Listening to the people, interpreting their reasons, answering their questions, making them participate, that is what Fidel taught us; regardless of the complexities, the harshness of the times, the pressing circumstance.
Today, when Cuba is facing the recovery from a hurricane that devastated the western region, we are facing one of those moments in which the country, with that sap, grows.
In Pinar del Río, for example, the winds and rains hit a pillar of the national economy: tobacco; they considerably destroyed their housing fund; they left extensive crops under water; They knocked out the electrical infrastructure in the western portion of the nation and, as a consequence, there was a failure in the network that turned off the entire island. The lack of vital service also complicated the water supply.
Various problems have put us to the test in recent months, and when it seems to some that there is no possible way out, Cuba always finds it in united work, in solidarity and in the participation of its own people.
In the face of adversity, added one after another, some due to natural events, others due to unfortunate accidents, and many due to the enemy’s determination to surrender our people out of hunger and need, through the disastrous monstrosity that is the United States blockade against Cuba, in the leadership of the nation there is no other roadmap than the one that the historical generation of Fidel and Raúl traced with their example.
Our enemy attacks, because he fears the continuity that the new generation represents at the head of the country, and that fear is so great that he does everything, more than ever, to cut off every possibility for progress.
The obsessive persecution of Cuba, by the greatest power in the world, is nothing but a revelation of cruel and cowardly abuse. Clear evidence has been the opportunistic cruelty of the Government of the United States, self-proclaimed defender of our people, the same people who were denied oxygen and medicine at the most critical moment of covid-19, who were prohibited from receiving remittances from their families, by that opens the doors to him if he throws himself into the sea, but to which he closes the regular routes to emigrate.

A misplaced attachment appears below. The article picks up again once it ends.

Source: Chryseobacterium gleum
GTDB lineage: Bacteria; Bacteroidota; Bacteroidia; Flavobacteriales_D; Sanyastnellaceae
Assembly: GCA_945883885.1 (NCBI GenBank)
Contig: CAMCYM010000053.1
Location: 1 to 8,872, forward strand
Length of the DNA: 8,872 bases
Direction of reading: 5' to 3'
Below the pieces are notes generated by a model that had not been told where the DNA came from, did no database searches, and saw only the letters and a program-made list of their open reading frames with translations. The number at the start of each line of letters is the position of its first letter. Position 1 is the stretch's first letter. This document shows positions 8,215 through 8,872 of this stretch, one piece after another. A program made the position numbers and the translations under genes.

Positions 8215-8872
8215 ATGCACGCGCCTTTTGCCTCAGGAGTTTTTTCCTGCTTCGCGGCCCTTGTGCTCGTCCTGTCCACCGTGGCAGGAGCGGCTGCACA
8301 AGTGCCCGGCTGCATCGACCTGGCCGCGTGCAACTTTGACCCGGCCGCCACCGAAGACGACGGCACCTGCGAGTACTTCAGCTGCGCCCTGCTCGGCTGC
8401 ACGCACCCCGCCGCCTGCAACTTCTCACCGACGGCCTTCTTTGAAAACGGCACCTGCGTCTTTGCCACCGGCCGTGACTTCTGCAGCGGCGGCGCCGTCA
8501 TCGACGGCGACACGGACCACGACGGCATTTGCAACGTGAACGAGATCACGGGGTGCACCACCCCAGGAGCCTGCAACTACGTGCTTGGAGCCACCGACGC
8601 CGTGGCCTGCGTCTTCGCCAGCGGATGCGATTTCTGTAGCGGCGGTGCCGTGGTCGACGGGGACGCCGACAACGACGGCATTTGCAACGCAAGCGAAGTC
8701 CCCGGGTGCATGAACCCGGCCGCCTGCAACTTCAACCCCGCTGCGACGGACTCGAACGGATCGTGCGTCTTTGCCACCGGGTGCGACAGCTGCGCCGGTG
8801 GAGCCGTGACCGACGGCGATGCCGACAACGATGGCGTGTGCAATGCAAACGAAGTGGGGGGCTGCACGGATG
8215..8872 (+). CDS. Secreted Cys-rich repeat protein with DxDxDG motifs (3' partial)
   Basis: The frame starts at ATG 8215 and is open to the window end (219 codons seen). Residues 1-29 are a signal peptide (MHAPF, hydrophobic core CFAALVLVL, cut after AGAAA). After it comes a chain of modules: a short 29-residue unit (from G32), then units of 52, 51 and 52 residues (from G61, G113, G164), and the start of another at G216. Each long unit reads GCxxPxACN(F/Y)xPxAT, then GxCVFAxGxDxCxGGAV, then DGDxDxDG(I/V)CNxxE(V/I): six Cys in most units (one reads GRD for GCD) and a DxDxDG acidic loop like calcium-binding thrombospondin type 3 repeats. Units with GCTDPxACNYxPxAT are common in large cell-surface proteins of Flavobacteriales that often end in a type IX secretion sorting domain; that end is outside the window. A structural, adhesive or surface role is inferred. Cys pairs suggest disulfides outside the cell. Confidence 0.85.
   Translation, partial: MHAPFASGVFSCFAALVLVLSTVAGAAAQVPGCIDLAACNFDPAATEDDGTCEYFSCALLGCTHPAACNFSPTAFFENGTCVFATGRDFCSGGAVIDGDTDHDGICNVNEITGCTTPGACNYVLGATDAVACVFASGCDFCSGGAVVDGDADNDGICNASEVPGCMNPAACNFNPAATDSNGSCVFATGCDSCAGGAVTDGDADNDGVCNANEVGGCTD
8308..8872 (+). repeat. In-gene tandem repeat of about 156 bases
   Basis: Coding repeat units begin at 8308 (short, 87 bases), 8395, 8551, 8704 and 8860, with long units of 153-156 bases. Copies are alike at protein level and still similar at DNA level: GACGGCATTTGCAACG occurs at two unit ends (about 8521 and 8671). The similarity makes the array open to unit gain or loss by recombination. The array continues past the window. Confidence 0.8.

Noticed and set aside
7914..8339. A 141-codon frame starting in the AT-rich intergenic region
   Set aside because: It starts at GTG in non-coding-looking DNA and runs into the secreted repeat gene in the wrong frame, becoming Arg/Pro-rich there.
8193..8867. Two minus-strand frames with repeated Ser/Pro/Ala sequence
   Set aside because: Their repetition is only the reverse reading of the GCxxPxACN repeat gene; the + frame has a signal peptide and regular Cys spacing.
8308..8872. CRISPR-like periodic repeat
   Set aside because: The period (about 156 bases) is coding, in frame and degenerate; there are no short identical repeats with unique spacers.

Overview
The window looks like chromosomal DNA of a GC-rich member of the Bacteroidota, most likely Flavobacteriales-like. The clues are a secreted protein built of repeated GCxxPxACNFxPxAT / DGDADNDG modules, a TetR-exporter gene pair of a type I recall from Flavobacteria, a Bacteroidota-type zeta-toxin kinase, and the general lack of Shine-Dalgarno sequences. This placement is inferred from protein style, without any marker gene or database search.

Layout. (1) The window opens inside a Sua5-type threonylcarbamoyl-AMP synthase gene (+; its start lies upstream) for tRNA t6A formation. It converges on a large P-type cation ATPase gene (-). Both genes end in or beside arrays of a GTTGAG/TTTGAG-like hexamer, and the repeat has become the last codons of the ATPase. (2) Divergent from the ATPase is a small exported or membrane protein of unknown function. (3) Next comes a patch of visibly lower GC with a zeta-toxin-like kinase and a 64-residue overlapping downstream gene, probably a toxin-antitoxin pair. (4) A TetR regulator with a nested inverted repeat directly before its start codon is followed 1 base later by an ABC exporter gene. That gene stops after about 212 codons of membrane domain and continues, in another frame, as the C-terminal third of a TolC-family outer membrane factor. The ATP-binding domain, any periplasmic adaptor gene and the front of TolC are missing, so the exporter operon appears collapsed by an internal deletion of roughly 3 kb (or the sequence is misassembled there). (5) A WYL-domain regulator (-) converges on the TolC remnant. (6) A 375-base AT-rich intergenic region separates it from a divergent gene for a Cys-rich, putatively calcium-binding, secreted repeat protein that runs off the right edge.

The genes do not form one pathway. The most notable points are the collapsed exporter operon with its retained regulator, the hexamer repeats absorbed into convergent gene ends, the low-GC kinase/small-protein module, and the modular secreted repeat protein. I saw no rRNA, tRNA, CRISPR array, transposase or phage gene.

Cuba’s enemies will never offer a solution that does not respond to the interest of subverting the socialist society that we give ourselves; and it is in this eagerness that they take advantage of –and even manufacture– the vicissitudes that we go through.
Even for the ravages of a cyclone and its successive consequences, say those who hate us, the Revolutionary Government is to blame; while, in the northern nation, from where they shout, the same devastating hurricane passes, leaving the sad mark of twenty deaths, in their case, “by the fury of Nature.”
From enemies like this, like the one Cuba has had for more than 60 years, no one escapes except by shielding the unity of the people. Resisting has a high cost, but giving in to the blackmail of those who promise to loosen your throat if you obey their ways and dictates, makes you a servant forever.
Right now, healing the damage from Hurricane Ian will not be easy or short in time. Nothing has ever been easy for Cuba. To work for herself in curing her pains is the fate of the nation; supported, yes, by the true friends that our solidarity fertilizes; but, basically, by working for ourselves, and in that endeavor nothing fails if there is unity, along with dignity.
This is what the current challenges call for, to stay unwaveringly together, not to allow ourselves to be divided, to understand that any solution to each problem, although it takes time, needs understanding, accompaniment and, above all, participation.
Today, after the passage of the cyclone, no one who assists the wounded provinces is a man or a woman from their native province, but rather it is from there where they are most needed.
To deny the harshness of the moment would be superficial and irresponsible. There are no deaf ears or blind eyes to what the people feel and suffer.
What we cannot lack is sensitivity to the problem of the other, the willingness to help, the drive to do our part without sitting down to wait for what does not exist.
Faced with the colossal mission of not only recovering what was lost, but of overcoming what we had before, the key to victory is only one: unity.